Hanif and the Sea of Stories

Madhavankutty Pillai has no specialisations whatsoever. He is among the last of the generalists. And also Open chief of bureau, Mumbai  
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Hanif Kureishi’s older stories are brilliant, funny and compelling. But the newer ones are a disappointment.
Collected Stories | Hanif Kureishi | Faber and Faber | Rs 850 | 671 pages

Collected Stories is three books—Love in a Blue Time, Midnight All Day, The Body—and eight new stories by Hanif Kureishi. It spans more than a decade of his short fiction. The stories are racy, funny, shocking, deep and absolutely compelling.

Kureishi, who is from the Asian immigrant generation of the 1950s and 1960s in the UK, is at his best when he writes about never being able to fit in, and he does so with a great sense of humour, his characters always delightfully scarred. Love in a Blue Time has one of his more famous works, My Son the Fanatic. A taxi driver notices his teenage son has suddenly started keeping his room in order and become charitable. The boy has found religion, and with that a moral superiority that leads him to be contemptuous of his father. If My Son is an example of moral ambiguity, the problem of the protagonist in Tale of the Turd is slightly more immediate. He has gone to have dinner with the family of his girlfriend, and has to take a shit. Once done, the lump refuses to be flushed out and the man starts frantically and rather disgustingly to resolve the situation.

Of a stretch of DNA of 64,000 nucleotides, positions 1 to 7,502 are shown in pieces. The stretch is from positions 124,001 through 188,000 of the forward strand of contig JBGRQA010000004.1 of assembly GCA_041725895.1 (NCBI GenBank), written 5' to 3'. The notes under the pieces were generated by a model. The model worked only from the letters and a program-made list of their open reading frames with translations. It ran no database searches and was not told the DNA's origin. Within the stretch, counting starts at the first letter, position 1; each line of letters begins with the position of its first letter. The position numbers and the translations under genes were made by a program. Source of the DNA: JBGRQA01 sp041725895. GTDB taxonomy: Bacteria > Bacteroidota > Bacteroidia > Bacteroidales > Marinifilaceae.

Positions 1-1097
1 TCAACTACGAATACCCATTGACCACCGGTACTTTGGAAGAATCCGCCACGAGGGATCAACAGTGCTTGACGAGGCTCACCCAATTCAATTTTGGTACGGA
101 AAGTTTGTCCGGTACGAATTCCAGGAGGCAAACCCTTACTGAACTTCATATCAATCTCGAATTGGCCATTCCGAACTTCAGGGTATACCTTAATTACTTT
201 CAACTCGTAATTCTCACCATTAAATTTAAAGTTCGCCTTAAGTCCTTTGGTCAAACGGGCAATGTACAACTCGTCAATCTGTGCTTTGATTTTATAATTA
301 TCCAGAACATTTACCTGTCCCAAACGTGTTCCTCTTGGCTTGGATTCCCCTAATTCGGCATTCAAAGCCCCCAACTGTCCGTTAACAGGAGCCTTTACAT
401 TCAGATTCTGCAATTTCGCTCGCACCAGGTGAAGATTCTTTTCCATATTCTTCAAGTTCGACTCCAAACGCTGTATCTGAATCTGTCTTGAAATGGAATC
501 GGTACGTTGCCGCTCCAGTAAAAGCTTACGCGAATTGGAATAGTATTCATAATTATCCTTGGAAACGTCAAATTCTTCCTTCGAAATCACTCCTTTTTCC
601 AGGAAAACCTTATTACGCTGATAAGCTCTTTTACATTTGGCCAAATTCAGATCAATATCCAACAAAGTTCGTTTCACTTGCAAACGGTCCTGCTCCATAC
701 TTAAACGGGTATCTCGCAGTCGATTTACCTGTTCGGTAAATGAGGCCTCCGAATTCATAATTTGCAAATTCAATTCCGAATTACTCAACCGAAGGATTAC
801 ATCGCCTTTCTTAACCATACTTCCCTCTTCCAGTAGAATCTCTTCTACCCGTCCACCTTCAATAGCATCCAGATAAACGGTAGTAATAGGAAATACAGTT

The Penis is also funny. After a night of revelry, a penis escapes from a porn actor’s body, and, liking its new-found freedom, begins to have a good time. The Body is a novella about an ageing writer who gets his mind transplanted into a younger body. There is a sense of loss in most of Kurieshi’s work, even in this one where the main character has actually found youth again, but gets no redemption from it.

The new stories are a disappointment. There are touches of mastery. In The Dogs, he just needs two pages to create a moment of terror. But The Decline of the West, about a banker who has lost his job, is stereotypical and shallow. Hanif Kureishi’s best is not his latest, perhaps because the world that fed his imagination has changed or he is no longer part of it.